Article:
Featuring rarely seen archive footage and stills, the film also examines the wider impact of Lara’s arrival and success at Warwickshire, coming so soon after his test record 375. “501 Not Out” brings an amazing story to life on the big screen for the very first time.

A Media Voz (In a Whisper)
Directed by Patricia Pérez Fernández and Heidi Hassan/ 2019/ Cuba, France, Spain, Switzerland/ 80 minutes

Two childhood friends entering their forties, facing the challenges of emigration, try to rebuild their lives far away from Cuba. An intimate and revealing auto-ethnographic documentary about uprootedness, motherhood, love of film, and freedom. Told through the audiovisual correspondence between two filmmakers and Cuban emigrants, it is a story of friendship and exile.

Servidão (Servitude)
Directed by Renato Barbieri/ 2019/ Brazil/ 72 minutes

A feature-length documentary about contemporary slave labour focusing on the Brazilian Amazon, “Servidão” follows the work of the Special Mobile Inspection Group of the Ministry of Labour. Through the testimony of modern abolitionists and rural workers it explores the links between contemporary slavery and a cruel slave-holding mentality that has existed in Brazil for five centuries. With narration by Negra Li, it is an important record of one of Brazil’s greatest ills.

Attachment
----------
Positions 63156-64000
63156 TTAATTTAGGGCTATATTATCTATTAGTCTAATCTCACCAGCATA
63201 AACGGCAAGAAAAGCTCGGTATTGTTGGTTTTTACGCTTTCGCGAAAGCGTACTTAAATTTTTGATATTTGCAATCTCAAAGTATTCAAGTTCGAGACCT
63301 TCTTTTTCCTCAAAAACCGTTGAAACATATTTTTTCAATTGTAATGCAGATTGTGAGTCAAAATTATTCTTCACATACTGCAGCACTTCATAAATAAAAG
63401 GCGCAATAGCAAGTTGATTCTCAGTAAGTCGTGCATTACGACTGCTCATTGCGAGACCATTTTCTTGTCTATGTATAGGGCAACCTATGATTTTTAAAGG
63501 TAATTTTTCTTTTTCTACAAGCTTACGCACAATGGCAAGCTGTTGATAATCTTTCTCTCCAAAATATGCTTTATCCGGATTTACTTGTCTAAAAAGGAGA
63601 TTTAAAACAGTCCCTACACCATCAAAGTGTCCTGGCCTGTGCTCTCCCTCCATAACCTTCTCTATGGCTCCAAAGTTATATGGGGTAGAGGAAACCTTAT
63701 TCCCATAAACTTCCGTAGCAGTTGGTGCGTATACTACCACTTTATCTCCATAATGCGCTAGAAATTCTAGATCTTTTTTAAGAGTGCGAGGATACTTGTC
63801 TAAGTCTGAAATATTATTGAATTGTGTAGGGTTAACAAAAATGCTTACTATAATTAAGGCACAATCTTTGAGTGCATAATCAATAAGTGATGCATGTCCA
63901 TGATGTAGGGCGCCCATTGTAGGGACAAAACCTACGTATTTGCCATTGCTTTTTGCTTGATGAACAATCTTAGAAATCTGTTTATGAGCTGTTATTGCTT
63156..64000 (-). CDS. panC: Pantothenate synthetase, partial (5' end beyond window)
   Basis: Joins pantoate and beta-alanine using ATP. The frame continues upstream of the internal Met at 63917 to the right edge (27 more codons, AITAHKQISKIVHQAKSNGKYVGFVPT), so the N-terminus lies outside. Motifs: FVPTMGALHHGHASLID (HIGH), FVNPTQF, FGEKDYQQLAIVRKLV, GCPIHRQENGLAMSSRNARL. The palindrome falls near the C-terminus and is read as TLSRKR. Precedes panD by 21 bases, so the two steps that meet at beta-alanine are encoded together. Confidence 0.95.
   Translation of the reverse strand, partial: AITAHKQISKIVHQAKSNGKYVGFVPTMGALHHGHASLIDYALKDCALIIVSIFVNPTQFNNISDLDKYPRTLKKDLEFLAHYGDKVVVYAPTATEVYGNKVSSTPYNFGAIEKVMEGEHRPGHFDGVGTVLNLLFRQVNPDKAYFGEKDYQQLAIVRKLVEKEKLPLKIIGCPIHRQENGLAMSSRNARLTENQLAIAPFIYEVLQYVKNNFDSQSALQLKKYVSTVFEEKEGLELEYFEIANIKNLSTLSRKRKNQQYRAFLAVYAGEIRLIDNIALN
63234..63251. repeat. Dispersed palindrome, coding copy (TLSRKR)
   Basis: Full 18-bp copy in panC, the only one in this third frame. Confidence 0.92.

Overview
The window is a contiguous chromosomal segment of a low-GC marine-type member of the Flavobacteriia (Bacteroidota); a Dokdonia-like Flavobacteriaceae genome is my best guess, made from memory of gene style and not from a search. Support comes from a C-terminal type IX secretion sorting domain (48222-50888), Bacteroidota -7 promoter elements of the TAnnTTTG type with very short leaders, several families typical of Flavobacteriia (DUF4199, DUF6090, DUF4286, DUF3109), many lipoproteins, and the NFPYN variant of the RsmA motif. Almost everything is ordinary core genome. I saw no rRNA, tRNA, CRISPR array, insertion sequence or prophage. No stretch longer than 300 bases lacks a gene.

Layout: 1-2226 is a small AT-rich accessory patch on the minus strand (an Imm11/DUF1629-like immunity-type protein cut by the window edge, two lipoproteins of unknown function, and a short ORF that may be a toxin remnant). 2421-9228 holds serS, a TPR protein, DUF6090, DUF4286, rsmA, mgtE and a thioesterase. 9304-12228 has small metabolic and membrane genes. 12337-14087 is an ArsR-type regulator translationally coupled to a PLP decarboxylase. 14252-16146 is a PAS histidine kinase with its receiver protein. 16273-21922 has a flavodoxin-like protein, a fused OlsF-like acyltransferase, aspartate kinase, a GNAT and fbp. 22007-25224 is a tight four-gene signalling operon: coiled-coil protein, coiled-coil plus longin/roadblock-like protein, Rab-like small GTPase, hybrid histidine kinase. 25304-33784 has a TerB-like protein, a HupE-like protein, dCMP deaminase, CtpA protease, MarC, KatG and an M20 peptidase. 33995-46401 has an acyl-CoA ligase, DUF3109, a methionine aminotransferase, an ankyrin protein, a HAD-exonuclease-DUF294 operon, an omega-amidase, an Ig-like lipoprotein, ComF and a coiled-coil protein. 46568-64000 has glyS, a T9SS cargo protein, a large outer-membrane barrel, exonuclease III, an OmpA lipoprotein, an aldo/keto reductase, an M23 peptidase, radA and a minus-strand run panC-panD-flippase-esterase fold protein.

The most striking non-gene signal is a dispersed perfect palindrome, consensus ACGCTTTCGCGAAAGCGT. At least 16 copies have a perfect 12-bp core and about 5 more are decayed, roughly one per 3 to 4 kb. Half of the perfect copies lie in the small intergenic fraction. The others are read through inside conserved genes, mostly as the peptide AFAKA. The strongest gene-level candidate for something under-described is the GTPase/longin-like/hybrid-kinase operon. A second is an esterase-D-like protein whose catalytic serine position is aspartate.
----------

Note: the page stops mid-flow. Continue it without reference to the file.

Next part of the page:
Stateless
Directed by Michèle Stephenson/ 2020/ Canada/ 95 minutes

In 1937, tens of thousands of Haitians and Dominicans of Haitian descent were exterminated by the Dominican army, on the basis of anti-black racism. Fast-forward to 2013 and the Dominican Republic’s Supreme Court strips the citizenship of anyone with Haitian parents, retroactive to 1929, rendering more than 200,000 people stateless. Director Michèle Stephenson’s new documentary follows the grassroots campaign of a young attorney named Rosa Iris, as she challenges electoral corruption and fights to protect the right to citizenship for all people.

Image: production still from Stateless’, directed by Michèle Stephenson

meet ttff/20 festival artist, mark king

Our festival artist for the 15th edition of the trinidad+tobago film festival is the talented interdisciplinary artist, Mark King, whose work combines fashion, surface design, sculpture and installation to name just a few of the tools he uses. FILMCO’s education coordinator, Catherine Emmanuel, spoke with King about his work, his interests and thoughts on being our ttff/20 festival artist.

ttff You work in many varied mediums such as photography, fashion and surface design. What drew you to this diverse combination of tools?
MK My curiosity and general interests are what pushed me to explore these mediums. A strong desire to communicate abstract concepts in different ways guide this approach. It is also through collaboration that I am able to experiment with a wide range of creative tools in both my fine art and commercial life.

ttff How do you use these mediums to explore the subjects that interest you?